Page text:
WASHINGTON (AP) - Nigeria's conservative Anglican archbishop has contacted for the first time the nine Episcopal churches in the state of Virginia whose members voted this month to leave and align with him.
The churchs' new leader, Archbishop Peter Akinola, addressed in a letter some concerns about his support for a proposed law in Nigeria that would make same-sex union ceremonies illegal. The law also would ban public affection between same-sex couples and private meetings of gay advocacy groups.
"We recognize that there are genuine concerns about individual human rights" in the law "that must be addressed both in the framing ... and its implementation," wrote Akinola, who has called the growing acceptance of gay relationships a "satanic attack" on the church.
Akinola did not specify what he would propose changing. It also was not clear how such modifications would be made under the Nigerian legal system.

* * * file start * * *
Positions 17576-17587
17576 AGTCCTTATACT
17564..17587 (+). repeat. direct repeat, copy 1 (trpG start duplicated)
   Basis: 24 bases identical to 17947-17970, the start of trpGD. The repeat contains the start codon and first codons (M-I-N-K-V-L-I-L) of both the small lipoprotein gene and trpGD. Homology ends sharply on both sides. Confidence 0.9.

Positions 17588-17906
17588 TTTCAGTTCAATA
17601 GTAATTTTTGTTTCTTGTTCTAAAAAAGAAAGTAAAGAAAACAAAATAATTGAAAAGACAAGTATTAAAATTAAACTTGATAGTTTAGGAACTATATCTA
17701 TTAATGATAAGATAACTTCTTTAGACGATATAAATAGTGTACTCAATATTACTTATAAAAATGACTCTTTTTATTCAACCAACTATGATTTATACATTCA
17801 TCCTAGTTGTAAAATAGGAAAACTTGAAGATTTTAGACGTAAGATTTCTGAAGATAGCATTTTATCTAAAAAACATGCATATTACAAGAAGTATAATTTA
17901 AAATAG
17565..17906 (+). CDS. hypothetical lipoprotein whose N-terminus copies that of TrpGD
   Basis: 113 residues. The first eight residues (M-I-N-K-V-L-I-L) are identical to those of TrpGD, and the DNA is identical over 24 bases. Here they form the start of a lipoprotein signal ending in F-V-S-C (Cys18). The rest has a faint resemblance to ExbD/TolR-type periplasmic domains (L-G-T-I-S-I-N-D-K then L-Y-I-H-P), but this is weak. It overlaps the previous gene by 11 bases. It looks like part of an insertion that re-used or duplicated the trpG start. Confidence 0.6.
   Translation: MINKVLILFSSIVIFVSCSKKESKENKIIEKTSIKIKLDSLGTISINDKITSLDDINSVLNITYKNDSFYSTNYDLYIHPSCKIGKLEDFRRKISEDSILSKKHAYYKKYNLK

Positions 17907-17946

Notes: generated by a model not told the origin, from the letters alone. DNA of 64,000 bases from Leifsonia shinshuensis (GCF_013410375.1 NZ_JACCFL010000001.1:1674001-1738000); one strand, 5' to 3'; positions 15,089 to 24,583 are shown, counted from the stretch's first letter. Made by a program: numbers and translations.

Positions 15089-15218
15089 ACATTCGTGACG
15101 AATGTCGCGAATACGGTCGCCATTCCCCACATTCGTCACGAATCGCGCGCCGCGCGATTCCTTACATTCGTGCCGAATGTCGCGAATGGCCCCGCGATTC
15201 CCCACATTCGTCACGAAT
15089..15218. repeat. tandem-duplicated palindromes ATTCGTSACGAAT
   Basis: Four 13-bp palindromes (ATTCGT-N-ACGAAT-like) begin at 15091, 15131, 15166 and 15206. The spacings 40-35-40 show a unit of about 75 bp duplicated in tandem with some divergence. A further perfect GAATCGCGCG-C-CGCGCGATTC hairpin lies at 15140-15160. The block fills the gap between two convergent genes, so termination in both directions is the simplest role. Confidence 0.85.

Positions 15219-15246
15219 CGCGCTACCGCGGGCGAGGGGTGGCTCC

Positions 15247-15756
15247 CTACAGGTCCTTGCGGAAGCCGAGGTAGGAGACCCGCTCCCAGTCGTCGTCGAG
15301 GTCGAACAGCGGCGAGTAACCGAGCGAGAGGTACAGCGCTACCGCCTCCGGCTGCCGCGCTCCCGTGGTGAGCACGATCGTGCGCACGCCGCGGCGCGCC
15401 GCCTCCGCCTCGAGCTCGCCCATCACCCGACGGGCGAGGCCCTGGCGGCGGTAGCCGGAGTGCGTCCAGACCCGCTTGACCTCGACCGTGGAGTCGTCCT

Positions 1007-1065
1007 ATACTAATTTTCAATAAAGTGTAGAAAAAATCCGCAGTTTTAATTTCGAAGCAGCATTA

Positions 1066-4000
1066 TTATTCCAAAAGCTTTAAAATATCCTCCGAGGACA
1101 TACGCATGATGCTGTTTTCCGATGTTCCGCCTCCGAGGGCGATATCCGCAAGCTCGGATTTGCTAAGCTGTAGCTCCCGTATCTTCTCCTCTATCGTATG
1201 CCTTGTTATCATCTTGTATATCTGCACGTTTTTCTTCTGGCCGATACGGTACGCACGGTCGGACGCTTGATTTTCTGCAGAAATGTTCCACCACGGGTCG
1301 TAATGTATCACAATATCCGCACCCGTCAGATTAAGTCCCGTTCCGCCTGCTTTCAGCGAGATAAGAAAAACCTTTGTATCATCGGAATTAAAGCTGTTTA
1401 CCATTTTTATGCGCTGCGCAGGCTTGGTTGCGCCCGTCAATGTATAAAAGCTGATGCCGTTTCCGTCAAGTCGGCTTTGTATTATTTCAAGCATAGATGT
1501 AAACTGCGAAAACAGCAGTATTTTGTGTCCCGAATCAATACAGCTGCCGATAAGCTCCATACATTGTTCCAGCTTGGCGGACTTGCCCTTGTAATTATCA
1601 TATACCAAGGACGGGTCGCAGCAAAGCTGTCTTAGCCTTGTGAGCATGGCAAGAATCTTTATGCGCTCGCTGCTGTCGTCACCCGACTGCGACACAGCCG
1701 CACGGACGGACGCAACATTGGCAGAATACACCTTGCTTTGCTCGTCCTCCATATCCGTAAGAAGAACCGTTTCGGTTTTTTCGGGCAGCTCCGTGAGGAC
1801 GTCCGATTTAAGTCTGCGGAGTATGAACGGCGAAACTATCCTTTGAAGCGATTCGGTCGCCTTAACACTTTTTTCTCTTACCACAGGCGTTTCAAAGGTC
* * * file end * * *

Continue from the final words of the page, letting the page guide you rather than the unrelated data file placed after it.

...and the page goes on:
Until now, Akinola has simply urged passage of the measure.
Among the Virginia churches that announced their members had voted overwhelmingly to break away were Truro Church in Fairfax and The Falls Church in Falls Church. The parishes together claim more than 4,000 members.
The Episcopal Church, the U.S. wing of the global Anglican Communion, has been under pressure from traditionalists since the 2003 consecration of the first openly gay bishop, V. Gene Robinson of New Hampshire.
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